Lagos moves to upturn over 50 percent fish production deficit
To bridge the over 50 per cent fish production deficit in Lagos State, the state government has pledged support for stakeholders to increase their production capacity.
The Commissioner for Agriculture, Abisola Olusanya, at a briefing on the 2020 Lagos Seafood Festival slated for December 13, 2020, said the state is producing over 174,000 metric tons of fish with demand of over 400,000 metric tons meaning there is a deficit.
“There is a huge deficit of 226,000 metric tons every year. By 2021, we should increase the fish production by 50,000/ 60,000 metric tons,” she said.
Olusanya added that artisanal fishery contributes over 70 per cent of the 174,000 metric tons, which means there is need to focus more on them to increase their production capacity.
She said: “We also need to focus more on aqua culture to encourage youths to go into fisheries. Processors must also be encouraged to close the gap between production, processing and marketing.”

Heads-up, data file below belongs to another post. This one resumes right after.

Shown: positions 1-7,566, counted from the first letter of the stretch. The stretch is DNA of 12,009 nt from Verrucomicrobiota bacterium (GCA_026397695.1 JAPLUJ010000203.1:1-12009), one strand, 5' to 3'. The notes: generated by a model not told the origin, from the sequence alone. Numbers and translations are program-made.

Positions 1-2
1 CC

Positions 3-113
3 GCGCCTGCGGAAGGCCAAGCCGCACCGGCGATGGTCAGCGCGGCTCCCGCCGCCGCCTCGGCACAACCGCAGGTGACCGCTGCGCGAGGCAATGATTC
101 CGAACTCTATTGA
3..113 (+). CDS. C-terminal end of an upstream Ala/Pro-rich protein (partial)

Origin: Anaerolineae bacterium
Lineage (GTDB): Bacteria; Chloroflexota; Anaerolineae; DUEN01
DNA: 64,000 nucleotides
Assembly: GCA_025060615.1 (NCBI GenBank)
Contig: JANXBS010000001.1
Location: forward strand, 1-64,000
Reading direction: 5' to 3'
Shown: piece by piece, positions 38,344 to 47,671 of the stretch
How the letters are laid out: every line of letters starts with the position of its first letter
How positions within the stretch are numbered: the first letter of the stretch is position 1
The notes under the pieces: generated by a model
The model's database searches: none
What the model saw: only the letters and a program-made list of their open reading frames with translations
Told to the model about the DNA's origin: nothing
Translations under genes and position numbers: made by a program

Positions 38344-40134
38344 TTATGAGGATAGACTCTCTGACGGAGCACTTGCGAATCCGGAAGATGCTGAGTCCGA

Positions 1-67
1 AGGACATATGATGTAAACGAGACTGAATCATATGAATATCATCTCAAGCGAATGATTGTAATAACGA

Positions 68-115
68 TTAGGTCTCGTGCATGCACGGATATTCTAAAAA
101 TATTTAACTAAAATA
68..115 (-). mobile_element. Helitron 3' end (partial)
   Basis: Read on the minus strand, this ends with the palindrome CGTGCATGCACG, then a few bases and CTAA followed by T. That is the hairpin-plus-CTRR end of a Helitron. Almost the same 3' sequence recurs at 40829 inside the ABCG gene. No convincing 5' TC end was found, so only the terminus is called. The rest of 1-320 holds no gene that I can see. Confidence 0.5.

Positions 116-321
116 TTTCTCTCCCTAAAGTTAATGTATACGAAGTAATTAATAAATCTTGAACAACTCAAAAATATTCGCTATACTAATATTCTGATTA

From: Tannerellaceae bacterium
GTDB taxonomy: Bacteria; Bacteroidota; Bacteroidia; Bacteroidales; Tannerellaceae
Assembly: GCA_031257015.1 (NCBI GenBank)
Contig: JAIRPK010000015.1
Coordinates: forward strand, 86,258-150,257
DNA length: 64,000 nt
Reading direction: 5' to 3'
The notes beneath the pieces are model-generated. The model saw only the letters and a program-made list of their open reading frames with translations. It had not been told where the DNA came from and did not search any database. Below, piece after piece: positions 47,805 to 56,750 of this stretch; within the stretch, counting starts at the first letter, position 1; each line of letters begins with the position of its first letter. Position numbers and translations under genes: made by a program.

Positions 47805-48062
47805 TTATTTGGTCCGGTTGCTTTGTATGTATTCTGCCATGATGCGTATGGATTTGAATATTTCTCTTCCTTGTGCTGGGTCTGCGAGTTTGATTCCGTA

The commissioner said the 2020 Lagos Seafood Festival slated for the Muri Okunola Park, Victoria Island, themed “Harnessing Lagos Seafood Potentials in a Post-COVID-19 economy”, is target at creating 1,500 induced businesses link to be established after the festival to supply fresh and processed seafood.
Olusanya noted that the estimated potentials of the sector is over N680 billion, which includes aquaculture, artisanal fishery and processing.
She further said thirty fishermen groups/ processors and ten vendors would be participating at this festival in compliance with the social distancing protocol established by the state government to safeguard against the spread of COVID-19.
“Cultural diversities of the various ethnic groups in the state will also be projected, especially as it relates to cooking and eating of seafood. In this wise, Lagosians, Ijaws, Urhobos, Efiks and Ibibios would be given opportunities to showcase their traditional culinary skills in seafood,” the commissioner. She added that the state has a total of 8,844 registered fishermen in 164 fishermen-cooperatives societies who live in 325 fishing communities.
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